By Sue Moore
The poetry speaks with volume: Foot-high black lettering on bright orange silt-fencing, facing motorists on W Avenue on the south side of the Mill.
It’s the work of Schoolcraft high school students with guidance from English Language Arts teacher Doug Martin and Peg Butler, an Oregon artist whose work often connects with social and ecological issues.
Butler spent two weeks in Vicksburg leading the “Mill Writes Project” in conjunction with Schoolcraft High’s spring term poetry class.
The six-week short course, Poetry and Music, took an interesting turn when the class visited the Mill in May to study its rebirth, renewal and regeneration. They learned about the use of poetic language from Martin, using words rich in meaning and connected to the mill renovation project.
There were 22 students in the elective class who wrote poems in as few words as possible while being able and willing to revise the wording the teams created. They were urged to look at poetic devices through music terms, according to Martin.
“I understand better what words mean to different things,” said Chance Evens, one of the students. “I will think more about words when reading and listening to music in the future.”
Butler’s idea for the Mill Writes Project grew out of a previous public art project called Orange Lining that she helped create along a seven-mile light-rail line in Portland.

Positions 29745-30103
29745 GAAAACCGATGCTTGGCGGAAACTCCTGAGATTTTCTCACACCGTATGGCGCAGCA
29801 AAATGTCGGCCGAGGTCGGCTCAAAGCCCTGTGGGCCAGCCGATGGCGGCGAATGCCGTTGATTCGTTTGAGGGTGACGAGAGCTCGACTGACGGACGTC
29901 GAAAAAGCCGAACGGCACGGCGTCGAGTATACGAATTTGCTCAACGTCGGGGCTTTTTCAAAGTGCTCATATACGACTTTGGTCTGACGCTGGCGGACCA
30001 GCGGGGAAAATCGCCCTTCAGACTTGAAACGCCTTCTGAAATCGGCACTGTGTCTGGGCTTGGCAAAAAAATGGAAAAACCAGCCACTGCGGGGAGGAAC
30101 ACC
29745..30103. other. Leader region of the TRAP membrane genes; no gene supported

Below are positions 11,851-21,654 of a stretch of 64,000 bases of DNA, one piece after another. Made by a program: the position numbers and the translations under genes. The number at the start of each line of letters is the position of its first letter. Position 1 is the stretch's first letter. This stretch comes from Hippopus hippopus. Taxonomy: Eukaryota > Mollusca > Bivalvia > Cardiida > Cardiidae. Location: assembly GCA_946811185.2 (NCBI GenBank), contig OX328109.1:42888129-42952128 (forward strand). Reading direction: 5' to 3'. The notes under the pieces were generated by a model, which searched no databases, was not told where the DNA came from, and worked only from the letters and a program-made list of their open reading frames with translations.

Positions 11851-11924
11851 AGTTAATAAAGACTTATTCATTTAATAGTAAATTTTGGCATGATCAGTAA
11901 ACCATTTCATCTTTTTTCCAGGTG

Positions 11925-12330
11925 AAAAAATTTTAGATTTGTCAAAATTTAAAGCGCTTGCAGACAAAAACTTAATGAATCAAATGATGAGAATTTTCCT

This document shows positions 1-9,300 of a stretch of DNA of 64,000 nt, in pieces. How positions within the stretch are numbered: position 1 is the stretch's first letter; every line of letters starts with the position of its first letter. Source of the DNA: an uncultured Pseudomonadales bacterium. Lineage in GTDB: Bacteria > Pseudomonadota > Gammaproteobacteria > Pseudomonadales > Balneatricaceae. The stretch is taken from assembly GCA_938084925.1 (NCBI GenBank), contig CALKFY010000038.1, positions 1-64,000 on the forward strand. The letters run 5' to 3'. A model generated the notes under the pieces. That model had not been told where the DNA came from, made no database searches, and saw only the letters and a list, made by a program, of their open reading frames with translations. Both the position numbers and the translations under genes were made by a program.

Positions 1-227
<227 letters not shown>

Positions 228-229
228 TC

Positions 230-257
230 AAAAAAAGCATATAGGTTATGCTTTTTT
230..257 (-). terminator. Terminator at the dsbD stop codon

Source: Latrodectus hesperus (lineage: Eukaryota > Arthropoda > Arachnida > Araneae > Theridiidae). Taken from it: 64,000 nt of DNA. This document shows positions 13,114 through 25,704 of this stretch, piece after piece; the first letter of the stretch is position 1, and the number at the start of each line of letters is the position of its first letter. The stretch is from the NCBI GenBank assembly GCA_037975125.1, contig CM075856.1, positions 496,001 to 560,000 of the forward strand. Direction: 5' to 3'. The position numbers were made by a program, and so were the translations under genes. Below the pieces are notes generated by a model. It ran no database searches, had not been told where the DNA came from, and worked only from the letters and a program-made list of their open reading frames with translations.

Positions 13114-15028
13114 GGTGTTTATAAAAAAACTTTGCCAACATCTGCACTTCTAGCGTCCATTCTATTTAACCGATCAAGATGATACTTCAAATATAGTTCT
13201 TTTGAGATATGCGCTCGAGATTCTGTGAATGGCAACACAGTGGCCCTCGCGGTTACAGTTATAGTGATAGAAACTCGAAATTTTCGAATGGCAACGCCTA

On field trip day to the Mill, students learned about the past, present and future of the Mill site. Lisa Phillips, an environmental scientist, talked about the contamination that remains from the industrial processes and the techniques being used to clean up the site. Jackie Koney talked about the redevelopment of the Mill site to be a thriving complex of businesses and activities that will include a brewery, event center, hotel, walking trails and wildlife habitat.
Students collected words, ideas and images during the Mill visit, and over the course of a week honed their thoughts into short poems. Twenty-eight poems were then painted onto silt fencing, some signs stretching as long as a hundred feet. They will be installed along the south fence at the Mill on a rotating basis. For the weekend of the Old Car Festival in Vicksburg, all of the poems that were not yet installed at the Mill were displayed inside the vacant pharmacy building in the Village to create an engaging spectacle, activate the pharmacy space and inform about the Mill Writes Project.